(R. Harris, B. D.)

And will give them an heart of flesh.
And, to begin with natural softness of heart, it is in its sphere and in its own way a thing commendable in a sort; but not as we are to speak of softness in this place; for it ariseth oftentimes from some weakness in the body, and not from strength of the soul. An instance hereof you have in Rehoboam, king of Judah (2 Chronicles 13:7). My father Rehoboam, saith he, was young and tender hearted, etc.; of a tender disposition, and a softly man, he was naturally so. Now, the differences between this softness natural, and that which we call spiritual, are two. First, natural softness comes upon us without our endeavour, it costs us no labour; for why? we are born so; — but spiritual softness costs a man a great deal of pains; he that gets it shall know how he comes by it, it will cost him many a sermon, many a chapter, many a prayer, many a tear, etc.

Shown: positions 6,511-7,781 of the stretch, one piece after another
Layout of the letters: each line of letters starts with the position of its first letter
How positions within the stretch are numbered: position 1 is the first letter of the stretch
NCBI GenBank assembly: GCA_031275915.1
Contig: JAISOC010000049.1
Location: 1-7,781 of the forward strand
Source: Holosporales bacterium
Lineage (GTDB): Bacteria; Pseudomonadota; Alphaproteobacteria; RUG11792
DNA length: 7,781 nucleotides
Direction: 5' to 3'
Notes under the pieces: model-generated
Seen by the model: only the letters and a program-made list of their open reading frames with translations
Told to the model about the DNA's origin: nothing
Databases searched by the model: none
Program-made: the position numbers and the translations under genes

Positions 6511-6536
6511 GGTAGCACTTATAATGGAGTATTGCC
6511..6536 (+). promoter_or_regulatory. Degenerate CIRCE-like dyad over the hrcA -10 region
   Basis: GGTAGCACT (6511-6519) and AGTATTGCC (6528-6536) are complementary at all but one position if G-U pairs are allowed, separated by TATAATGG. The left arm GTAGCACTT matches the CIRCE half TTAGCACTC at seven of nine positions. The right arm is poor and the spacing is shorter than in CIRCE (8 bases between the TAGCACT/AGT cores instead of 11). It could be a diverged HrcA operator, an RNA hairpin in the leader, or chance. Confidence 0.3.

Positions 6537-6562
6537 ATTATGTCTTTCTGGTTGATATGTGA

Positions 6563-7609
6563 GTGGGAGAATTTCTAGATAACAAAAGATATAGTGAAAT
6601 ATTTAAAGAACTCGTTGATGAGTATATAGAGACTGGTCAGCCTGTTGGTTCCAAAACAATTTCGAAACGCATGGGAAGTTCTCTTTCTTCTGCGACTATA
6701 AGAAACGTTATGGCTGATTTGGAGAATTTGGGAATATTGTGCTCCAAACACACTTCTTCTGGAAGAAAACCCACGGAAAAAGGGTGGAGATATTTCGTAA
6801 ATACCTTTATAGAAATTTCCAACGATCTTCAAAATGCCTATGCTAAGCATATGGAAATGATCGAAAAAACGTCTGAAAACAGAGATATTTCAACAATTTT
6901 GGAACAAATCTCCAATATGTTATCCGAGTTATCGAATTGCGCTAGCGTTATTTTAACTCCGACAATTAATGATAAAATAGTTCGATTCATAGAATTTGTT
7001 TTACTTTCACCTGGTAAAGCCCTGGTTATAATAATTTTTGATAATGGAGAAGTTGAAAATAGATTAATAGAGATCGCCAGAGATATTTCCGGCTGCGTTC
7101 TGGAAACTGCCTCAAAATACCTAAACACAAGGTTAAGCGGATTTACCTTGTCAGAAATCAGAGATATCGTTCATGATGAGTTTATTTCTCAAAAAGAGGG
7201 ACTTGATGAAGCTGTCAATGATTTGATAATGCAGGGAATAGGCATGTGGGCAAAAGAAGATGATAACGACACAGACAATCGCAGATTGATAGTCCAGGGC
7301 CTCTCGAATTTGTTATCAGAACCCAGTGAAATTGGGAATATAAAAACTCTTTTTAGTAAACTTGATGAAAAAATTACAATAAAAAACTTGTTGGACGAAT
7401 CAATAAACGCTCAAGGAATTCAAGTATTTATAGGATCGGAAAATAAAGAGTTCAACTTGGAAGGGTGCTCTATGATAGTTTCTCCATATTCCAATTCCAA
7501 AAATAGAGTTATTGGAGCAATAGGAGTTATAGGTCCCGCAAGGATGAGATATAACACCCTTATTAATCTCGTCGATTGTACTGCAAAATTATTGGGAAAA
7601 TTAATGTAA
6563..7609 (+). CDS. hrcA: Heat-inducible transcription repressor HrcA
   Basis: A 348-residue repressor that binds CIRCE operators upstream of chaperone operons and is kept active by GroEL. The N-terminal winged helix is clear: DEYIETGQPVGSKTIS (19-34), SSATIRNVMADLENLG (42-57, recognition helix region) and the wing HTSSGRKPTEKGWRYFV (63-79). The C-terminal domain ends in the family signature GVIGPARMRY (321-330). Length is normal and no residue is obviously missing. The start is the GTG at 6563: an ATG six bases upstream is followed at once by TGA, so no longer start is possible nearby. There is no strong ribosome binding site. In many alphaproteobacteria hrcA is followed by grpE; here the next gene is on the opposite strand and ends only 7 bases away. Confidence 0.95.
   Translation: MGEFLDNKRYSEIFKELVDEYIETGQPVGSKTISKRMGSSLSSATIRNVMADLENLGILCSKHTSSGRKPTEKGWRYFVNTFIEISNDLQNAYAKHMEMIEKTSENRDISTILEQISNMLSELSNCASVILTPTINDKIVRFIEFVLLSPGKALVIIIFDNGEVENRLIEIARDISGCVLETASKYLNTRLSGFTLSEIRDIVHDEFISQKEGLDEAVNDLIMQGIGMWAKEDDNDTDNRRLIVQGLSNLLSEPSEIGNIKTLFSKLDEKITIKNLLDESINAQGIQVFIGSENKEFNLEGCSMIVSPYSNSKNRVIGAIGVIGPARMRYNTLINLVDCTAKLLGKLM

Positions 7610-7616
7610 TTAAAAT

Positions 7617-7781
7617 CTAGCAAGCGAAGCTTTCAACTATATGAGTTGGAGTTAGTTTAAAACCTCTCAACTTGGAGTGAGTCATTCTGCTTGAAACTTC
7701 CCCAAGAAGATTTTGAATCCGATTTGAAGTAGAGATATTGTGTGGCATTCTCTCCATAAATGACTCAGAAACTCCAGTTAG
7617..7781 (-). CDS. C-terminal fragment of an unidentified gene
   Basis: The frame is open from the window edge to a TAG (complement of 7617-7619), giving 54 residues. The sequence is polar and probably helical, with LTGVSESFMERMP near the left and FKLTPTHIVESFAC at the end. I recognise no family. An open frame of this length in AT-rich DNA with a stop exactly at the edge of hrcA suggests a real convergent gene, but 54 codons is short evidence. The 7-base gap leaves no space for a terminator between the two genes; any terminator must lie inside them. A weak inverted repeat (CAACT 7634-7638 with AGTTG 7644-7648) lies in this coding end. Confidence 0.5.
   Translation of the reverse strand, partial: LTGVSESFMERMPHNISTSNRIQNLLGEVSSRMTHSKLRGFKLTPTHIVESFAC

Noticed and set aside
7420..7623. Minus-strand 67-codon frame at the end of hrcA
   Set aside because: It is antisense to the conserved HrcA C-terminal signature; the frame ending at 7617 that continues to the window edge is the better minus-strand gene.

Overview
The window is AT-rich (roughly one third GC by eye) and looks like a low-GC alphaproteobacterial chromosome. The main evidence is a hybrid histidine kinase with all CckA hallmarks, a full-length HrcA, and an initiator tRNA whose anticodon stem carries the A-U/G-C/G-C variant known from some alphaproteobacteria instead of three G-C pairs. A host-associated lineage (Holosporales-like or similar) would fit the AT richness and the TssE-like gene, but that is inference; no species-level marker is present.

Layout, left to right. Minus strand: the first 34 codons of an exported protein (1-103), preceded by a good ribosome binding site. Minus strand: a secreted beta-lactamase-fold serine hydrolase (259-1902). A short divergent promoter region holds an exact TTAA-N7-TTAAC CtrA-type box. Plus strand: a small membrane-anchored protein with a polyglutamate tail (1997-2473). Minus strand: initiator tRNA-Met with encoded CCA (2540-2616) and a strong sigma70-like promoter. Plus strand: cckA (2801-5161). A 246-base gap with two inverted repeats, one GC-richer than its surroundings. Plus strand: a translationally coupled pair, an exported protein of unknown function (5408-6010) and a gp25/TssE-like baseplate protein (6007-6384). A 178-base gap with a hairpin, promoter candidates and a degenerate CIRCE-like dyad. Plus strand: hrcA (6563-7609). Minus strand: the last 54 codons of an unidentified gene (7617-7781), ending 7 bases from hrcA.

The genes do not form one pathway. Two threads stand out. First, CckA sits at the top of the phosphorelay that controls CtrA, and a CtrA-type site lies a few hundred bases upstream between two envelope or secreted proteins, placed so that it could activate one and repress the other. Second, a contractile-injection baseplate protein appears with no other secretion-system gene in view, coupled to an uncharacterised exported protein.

2. Natural softness is usually uniform, that is, it ordinarily worketh after one manner, is easily wrought to one thing as well as another. Bring him to a sermon, if it be well set on, and delivered with power, he will seem greatly affected therewith, even to the shedding of tears sometimes; take him at another time to a play, let him see a tragedy well acted, and he will be as ready to weep there too, as he was before at God's house. In short, you may draw him any way, though usually he is more inclinable to that which is evil than to that which is good, as we see in the said Rehoboam. On the other side, spiritual softness makes a man tractable and malleable only in that that's good. Bring an argument to move him to any goodness, it sways him straight: but in case a motion be set on foot to that which is evil, you shall find him most stiff against it, most resolute and peremptory. In a word, no man is so easily wrought upon by a good motion as he that is soft-hearted; no man is so hard to yield to sin, to be drawn to wickedness, as he. The second sort of softness is that we call moral, and this is somewhat more than natural softness. In some people, breeding and education doth very much to the mollifying of their dispositions; conversement with the heathen sages, and much reading of their moral writings, may somewhat alter a man, and make him better. It civiliseth a man, and makes him tame and tractable. First, moral softness seldom pierceth to the heart, it goes not deep enough; it oils the face, and smoothes the outside only, it barbs and shaves over sin, but doth not pluck it up by the roots, and make an utter riddance of it. This civil softness is like a ripe plum, smooth and soft on the outside, but open it and you shall find a stone within, etc. Second, this moral softness hath respect to man principally; indeed, it goes no higher lightly than man, being wondrous stiff to motions that come from heaven: it stands more upon compliments and civilities toward men than it doth on duties to God. The third kind of softness we call a legal softness; this is somewhat more than the two former: and it is when the apprehension of God's dreadful judgments threatened or executed doth break the spirit of a man, melts him with an inward fire, fills him with fears and terrors, etc. The difference of this from spiritual softness is this — First, legal softness is involuntary; he suffers, indeed, he is smitten and wounded, but it is against his will, he doth not wound himself: he hath some kind of fears in his heart, and legal terrors, but he would fain cast them off if he knew how. In a word, he is merely passive in his softness. Contrarily, he that is spiritually softened is an agent in the work; he reacheth after softness, he labours it all he can, he prays for it, he is glad and thankful if he can any way come by it and obtain it, yea, though it cost him some crosses and losses in his outward estate. Secondly, legal terrors break the heart indeed, but do not soften it; the hardness remains still, nevertheless, as it doth in a stone that is broken all to shivers, and yet the hardness is not taken off, but dispersed rather into the several parcels of it.